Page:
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Keywords:

  • birth weight;
  • body weight;
  • corticosterone;
  • prenatal stress;
  • rat

Abstract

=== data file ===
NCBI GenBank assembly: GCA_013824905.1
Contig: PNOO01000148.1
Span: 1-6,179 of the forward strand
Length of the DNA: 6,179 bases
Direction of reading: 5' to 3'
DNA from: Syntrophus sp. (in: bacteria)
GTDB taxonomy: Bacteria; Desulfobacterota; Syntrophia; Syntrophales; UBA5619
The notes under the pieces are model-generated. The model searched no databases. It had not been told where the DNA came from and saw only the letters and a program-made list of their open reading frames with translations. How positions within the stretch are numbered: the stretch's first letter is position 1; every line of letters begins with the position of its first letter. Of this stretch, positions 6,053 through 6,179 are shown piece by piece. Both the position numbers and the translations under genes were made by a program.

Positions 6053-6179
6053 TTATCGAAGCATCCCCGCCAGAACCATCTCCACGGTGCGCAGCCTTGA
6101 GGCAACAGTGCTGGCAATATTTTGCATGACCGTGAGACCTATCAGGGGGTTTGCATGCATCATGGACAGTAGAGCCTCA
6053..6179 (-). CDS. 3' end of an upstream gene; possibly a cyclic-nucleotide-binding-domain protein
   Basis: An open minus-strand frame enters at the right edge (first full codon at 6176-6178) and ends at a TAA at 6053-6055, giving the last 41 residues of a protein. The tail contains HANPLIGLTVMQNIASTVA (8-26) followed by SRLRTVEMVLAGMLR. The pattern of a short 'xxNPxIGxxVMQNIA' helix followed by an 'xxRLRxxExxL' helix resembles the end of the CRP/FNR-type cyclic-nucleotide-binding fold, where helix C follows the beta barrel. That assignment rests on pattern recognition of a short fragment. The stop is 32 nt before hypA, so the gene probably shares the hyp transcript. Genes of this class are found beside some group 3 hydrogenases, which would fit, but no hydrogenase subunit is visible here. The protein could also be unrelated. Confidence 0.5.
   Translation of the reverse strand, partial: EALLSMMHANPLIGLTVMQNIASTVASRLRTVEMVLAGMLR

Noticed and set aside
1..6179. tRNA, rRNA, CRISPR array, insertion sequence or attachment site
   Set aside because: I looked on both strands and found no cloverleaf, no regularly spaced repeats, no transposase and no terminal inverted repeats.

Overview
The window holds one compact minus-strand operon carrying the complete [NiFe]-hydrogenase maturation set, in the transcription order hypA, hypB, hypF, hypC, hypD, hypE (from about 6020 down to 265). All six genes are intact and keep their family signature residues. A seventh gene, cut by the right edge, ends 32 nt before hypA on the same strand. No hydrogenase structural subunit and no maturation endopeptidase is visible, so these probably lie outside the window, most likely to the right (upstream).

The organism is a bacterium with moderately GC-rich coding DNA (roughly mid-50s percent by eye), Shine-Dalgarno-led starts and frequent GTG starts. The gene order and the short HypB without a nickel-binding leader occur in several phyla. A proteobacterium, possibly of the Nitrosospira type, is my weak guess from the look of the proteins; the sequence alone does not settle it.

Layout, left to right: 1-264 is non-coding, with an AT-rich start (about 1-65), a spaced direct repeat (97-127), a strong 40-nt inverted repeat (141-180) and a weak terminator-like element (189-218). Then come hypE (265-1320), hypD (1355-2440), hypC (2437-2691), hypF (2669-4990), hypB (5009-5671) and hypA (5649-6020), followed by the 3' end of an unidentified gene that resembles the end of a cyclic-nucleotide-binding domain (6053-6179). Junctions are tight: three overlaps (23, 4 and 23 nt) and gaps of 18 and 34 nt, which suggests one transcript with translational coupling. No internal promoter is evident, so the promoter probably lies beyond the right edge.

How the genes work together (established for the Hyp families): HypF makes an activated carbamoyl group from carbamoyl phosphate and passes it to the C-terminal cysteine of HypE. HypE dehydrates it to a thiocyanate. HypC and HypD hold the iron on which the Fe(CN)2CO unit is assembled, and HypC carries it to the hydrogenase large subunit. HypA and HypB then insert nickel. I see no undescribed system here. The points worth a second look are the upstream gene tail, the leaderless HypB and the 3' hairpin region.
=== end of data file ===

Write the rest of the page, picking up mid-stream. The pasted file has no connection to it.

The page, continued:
Glucocorticoids may underlie the association between prenatal stress, low birth weight and adult stress-associated disorders, e.g. hypertension and type 2 diabetes, increased hypothalamic–pituitary–adrenal (HPA) activity and affective dysfunction. Normally, 11β-hydroxysteroid dehydrogenase type 2 (11β-HSD2) rapidly inactivates glucocorticoids in placenta and many foetal tissues, thus acting as a ‘barrier’ to maternal steroids. We investigated the effect of inhibiting foeto-placental 11β-HSD in rats, using carbenoxolone (CBX), on subsequent HPA activity and regulation and stress-induced behaviour in adult offspring. Pregnant Wistar rats were injected with CBX (12.5 mg s.c.) or vehicle daily throughout pregnancy. CBX treatment reduced birth weight. Adult offspring of CBX-treated dams had persistently reduced body weight, increased basal corticosterone (CORT) levels, increased corticotropin-releasing hormone (CRH) and reduced glucocorticoid receptor (GR) mRNA in the hypothalamic paraventricular nucleus, though hippocampal GR and mineralocorticoid receptor (MR) mRNA expression were unaltered. In addition, these animals showed less grooming and rearing in an open field and reduced immobility in a forced swim test, and had increased GR mRNA expression in the basolateral (BLA), central (CEA) and medial (MEA) nuclei of the amygdala, with unaltered MR mRNA. These data suggest that disturbance of the foeto-placental enzymatic barrier to maternal glucocorticoids reduces birth and body weight, and produces permanent alterations of the HPA axis and anxiety-like behaviour in aversive situations. The behavioural and HPA effects may reflect GR gene programming in amygdala and hypothalamus, respectively. Foetal overexposure to endogenous glucocorticoids (prenatal stress or reduced activity of foeto-placental 11β-HSD) may represent a common link between the prenatal environment, foetal growth and adult neuroendocrine and affective disorders.